This is getting monotonous, but it must be stated again. What Catholics believe and practice on matters of sexual ethics, as a matter of empirical fact, is simply not what the (nominally) celibate bishops in their ivory towers would like us to believe, or falsely proclaim as “Catholic” belief, when it is in fact no more than Vatican doctrine.
The latest evidence, in a long line of similar research, comes from Ireland. This makes it all the more notable, given that country’s long reputation until recently as a “priest-ridden country”, where the dictates of the clergy meant that even contraception was forbidden by law, and people would journey across the island to Belfast just to buy condoms.
In a marked turnaround, the Irish people do not simply tolerate pre-marital sex, they believe it is desirable for young couples to spend time living together before committing to marriage. The bishops, on the other hand, maintain that all sex outside of marriage and not “ordered to procreation” is sinful, and presumably support their American colleagues’ pronouncement that cohabitation before marriage, like homosexuality, is gravely disordered.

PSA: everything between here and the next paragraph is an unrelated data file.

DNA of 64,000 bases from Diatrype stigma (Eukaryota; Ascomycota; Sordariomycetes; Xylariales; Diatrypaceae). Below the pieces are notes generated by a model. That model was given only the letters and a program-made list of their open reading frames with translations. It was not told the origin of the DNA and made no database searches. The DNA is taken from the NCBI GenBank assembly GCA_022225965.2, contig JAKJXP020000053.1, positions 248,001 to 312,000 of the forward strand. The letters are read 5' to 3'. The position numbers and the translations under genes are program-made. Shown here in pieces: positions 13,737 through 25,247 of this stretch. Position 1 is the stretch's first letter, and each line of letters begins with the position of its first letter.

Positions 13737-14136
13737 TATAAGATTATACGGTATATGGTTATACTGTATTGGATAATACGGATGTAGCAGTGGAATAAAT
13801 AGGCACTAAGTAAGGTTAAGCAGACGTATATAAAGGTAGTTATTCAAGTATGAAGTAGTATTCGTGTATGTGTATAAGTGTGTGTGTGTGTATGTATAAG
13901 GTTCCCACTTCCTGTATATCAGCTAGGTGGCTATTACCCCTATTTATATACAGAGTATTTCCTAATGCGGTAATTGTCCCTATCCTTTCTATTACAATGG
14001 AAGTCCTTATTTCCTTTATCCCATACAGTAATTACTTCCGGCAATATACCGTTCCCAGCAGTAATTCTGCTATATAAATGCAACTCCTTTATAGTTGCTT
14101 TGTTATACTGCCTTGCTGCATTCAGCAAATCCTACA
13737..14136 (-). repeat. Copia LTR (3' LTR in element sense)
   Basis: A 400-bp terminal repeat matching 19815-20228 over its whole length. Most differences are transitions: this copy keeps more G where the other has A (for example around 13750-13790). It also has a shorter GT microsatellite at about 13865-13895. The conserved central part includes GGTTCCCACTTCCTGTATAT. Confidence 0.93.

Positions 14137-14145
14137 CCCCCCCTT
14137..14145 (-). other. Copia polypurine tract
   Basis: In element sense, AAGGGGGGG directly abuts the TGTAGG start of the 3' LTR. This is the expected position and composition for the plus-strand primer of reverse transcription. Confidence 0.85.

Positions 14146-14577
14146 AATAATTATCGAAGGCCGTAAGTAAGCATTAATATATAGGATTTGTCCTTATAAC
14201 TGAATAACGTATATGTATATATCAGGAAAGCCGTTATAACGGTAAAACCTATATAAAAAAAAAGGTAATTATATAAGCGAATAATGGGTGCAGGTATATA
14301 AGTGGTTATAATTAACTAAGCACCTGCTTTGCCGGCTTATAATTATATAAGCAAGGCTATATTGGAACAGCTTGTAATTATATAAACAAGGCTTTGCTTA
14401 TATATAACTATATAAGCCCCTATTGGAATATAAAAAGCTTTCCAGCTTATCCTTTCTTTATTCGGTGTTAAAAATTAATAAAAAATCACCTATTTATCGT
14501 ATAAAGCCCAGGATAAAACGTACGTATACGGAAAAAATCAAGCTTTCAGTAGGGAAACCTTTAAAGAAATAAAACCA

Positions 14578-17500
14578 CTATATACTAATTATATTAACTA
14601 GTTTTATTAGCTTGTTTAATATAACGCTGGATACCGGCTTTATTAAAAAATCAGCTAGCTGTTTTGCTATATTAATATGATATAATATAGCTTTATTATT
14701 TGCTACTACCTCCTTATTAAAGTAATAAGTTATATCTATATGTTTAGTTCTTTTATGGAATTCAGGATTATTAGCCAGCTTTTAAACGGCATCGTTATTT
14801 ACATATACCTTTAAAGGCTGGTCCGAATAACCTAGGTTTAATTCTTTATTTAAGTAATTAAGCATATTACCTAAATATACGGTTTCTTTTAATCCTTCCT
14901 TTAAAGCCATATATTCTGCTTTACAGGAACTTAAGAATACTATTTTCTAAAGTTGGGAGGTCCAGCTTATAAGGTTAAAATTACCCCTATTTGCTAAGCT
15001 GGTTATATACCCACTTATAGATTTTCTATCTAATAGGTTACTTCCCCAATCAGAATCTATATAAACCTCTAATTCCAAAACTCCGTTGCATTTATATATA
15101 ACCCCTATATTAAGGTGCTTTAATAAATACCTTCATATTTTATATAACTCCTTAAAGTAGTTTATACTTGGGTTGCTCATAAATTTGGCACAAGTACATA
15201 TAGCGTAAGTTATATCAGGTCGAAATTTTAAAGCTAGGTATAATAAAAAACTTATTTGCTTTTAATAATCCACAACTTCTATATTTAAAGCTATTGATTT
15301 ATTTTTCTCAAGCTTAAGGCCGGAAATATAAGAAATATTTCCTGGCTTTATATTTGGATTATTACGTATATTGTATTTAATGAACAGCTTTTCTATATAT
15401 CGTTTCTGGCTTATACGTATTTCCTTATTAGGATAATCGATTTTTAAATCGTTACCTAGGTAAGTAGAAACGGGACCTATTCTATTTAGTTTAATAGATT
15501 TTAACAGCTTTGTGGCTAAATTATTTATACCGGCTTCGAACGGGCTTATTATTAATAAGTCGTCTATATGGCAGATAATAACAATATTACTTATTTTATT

The Irish politicians have come a long way in standing up to moral bullying by the church officials, notably over the investigations into clerical sexual abuse, but have some way yet to go. They have succeeded in passing civil partnership legislation, which will come into effect early;next year, but lag well behind their voters. Fully two thirds would support full marriage equality.
From the Irish Times:

Two-thirds support gay marriage, poll finds

JUST OVER two-thirds of people (67 per cent) believe gay couples should be allowed to marry, according to an Irish Times /Behaviour Attitudes social poll.
It is one of a series of findings in a poll on “sex, sin and society” that indicates Irish people have adopted a more liberal attitude towards personal relationships and sexual behaviour.